No matter how much you hate low-cost carriers, they are really the fastest and cheapest way to go somewhere far. That’s if you don’t mind the tight legroom, the absence of free food, the lack of inflight entertainment, and pay-per-use seatbelts and lavatories (just kidding). But a company thinks that it can make a car that can take on budget air transport.
UK-based Car Design Research is a firm with a very straightforward name that specializes in—you guessed it—car design. And it has created a vehicle that is supposedly cheaper to use and far cleaner than any airliner. And following its trend of very creative names, this revolutionary automobile is called the Budget Airline Car.
The Budget Airline Car is 5m long and 1.8m wide, so it’s around as big as a Toyota Fortuner. Its streamlined shape is designed for long-distance cruising, and it contains just six seats arranged in rows of two. Passengers will reportedly have plenty of space and a secure stowage area for their luggage. The car is also fully electric, although CDR hasn’t released any range figures.
Majority of flights across Europe are short-haul ones (less than 1,500km). This supposedly creates more carbon-dioxide emissions than any form of transportation, even exceeding that of regular gasoline-powered hatchbacks and high-speed trains. The Budget Airline Car is designed to achieve 5g of CO2 per kilometer per passenger, a far cry from the reported 250g CO2 per kilometer per passenger from a regional jet.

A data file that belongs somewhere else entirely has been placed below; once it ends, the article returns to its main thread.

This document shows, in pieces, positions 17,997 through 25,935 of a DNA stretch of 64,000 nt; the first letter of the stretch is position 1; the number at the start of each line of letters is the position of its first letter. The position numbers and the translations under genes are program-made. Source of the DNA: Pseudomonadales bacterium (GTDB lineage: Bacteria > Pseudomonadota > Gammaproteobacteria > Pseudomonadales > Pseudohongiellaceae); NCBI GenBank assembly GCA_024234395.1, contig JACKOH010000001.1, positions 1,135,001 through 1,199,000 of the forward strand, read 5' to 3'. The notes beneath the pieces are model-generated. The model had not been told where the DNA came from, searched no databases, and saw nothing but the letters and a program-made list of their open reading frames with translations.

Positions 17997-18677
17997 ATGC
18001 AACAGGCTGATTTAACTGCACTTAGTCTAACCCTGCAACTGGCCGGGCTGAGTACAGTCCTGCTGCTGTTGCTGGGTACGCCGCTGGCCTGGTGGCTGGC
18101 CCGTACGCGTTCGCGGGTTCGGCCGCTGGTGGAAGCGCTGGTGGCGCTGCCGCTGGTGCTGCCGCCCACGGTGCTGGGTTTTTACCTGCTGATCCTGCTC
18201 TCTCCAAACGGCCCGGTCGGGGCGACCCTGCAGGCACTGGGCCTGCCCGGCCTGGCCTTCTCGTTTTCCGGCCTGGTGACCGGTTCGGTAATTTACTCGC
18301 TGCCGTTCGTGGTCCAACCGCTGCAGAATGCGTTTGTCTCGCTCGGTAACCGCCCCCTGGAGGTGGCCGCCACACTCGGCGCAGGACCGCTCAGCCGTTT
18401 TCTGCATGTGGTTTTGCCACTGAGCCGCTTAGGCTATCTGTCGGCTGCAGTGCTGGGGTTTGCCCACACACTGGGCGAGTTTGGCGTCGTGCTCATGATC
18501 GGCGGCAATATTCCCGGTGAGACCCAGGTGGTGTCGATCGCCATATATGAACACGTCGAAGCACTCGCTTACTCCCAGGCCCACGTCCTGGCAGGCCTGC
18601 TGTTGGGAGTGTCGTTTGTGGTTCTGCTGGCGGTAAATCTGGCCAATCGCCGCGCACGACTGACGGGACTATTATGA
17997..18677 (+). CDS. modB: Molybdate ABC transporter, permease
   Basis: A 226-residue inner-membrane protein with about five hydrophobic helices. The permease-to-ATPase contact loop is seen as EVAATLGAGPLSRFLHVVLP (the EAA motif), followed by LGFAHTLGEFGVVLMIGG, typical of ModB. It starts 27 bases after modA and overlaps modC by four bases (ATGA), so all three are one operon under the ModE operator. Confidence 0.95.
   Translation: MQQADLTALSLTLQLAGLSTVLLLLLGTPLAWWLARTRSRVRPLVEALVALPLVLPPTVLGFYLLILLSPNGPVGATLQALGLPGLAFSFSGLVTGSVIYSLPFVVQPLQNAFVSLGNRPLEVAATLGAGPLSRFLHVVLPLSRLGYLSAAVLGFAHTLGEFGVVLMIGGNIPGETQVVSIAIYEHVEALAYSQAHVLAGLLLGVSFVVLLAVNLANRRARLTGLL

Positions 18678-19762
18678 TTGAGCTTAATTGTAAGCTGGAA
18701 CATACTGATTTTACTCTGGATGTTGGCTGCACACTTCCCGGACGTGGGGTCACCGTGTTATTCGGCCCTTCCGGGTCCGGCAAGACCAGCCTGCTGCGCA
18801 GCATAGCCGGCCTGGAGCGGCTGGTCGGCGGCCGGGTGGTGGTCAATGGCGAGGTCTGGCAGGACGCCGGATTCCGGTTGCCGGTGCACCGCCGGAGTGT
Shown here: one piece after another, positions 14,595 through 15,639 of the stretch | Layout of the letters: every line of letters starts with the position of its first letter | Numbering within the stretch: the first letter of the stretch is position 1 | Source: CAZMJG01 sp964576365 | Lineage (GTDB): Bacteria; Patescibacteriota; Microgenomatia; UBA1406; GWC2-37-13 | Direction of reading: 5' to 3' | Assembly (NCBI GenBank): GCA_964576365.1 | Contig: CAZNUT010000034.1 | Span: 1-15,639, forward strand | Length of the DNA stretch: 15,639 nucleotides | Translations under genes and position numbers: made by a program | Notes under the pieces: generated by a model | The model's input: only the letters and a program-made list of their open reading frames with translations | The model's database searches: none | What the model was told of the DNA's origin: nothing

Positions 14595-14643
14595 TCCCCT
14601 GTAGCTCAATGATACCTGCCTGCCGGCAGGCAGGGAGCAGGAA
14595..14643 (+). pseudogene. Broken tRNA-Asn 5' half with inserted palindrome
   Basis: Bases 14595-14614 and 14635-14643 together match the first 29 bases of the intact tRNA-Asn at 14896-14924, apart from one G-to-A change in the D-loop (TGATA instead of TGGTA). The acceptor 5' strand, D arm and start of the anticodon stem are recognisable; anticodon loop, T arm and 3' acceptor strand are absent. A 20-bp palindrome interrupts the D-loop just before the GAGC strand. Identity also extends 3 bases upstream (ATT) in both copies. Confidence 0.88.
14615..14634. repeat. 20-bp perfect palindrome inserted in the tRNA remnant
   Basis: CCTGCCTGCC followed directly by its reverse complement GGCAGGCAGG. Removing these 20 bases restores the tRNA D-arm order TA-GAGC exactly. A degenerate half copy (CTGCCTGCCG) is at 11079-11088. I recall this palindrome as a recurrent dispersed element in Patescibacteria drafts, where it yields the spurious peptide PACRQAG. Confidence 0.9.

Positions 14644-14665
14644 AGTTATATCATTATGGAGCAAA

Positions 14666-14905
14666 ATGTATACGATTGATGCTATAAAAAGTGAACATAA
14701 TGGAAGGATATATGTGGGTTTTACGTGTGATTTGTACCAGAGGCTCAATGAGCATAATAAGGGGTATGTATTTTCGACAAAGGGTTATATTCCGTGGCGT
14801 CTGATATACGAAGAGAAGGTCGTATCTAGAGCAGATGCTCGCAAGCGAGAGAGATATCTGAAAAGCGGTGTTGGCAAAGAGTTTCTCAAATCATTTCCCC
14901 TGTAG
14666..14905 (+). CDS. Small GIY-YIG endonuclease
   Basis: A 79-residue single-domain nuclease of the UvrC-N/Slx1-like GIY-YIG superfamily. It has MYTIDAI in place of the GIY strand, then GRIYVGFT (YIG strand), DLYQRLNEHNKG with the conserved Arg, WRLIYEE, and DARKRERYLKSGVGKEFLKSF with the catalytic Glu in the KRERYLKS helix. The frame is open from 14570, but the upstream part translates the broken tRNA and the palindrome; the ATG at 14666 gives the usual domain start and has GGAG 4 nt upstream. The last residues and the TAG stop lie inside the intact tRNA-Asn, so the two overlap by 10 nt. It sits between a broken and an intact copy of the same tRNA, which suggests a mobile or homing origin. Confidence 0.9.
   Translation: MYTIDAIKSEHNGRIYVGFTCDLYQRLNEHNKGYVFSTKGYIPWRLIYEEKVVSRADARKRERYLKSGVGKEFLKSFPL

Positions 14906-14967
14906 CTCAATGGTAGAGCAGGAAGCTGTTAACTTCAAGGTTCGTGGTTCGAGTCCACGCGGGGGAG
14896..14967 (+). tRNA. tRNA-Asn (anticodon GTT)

There is a compelling reason for passengers to board a Budget Airline Car rather than a budget-airline aircraft. Even though a typical commercial jet will cruise at 700km/h without trying, airports are normally situated far away from city centers. Passengers also have to deal with long queues at check-in, security and immigration, and bad weather can easily ground flight operations.
On the other hand, travelers can board Budget Airline Cars at metropolitan areas. They can be dropped off right in front of their destinations as well, saving time and money. It’s the ideal mode of long-distance transport, then, for budget-conscious passengers in a hurry.
But there is a catch, and it is a real biggie. Passengers have to share driving duties (probably the reason the car is called “budget”). CDR says that the Budget Airline Car works on a system much like eBay or Airbnb where good driving will be incentivized. While that’s fair, the problem comes if none of the passengers are willing and able to take the wheel. On an airline, customers no longer have to worry about operating the vehicle as there is always a pair of qualified pilots manning the controls.
CDR says that its no-frills vehicle will soon come with fully autonomous capabilities, but it will clearly take some time for that to come into fruition. Still, the Budget Airline Car is a very interesting concept, and we’d like to see if its maker’s claims will really work in practice and give low-cost carriers a run for their money.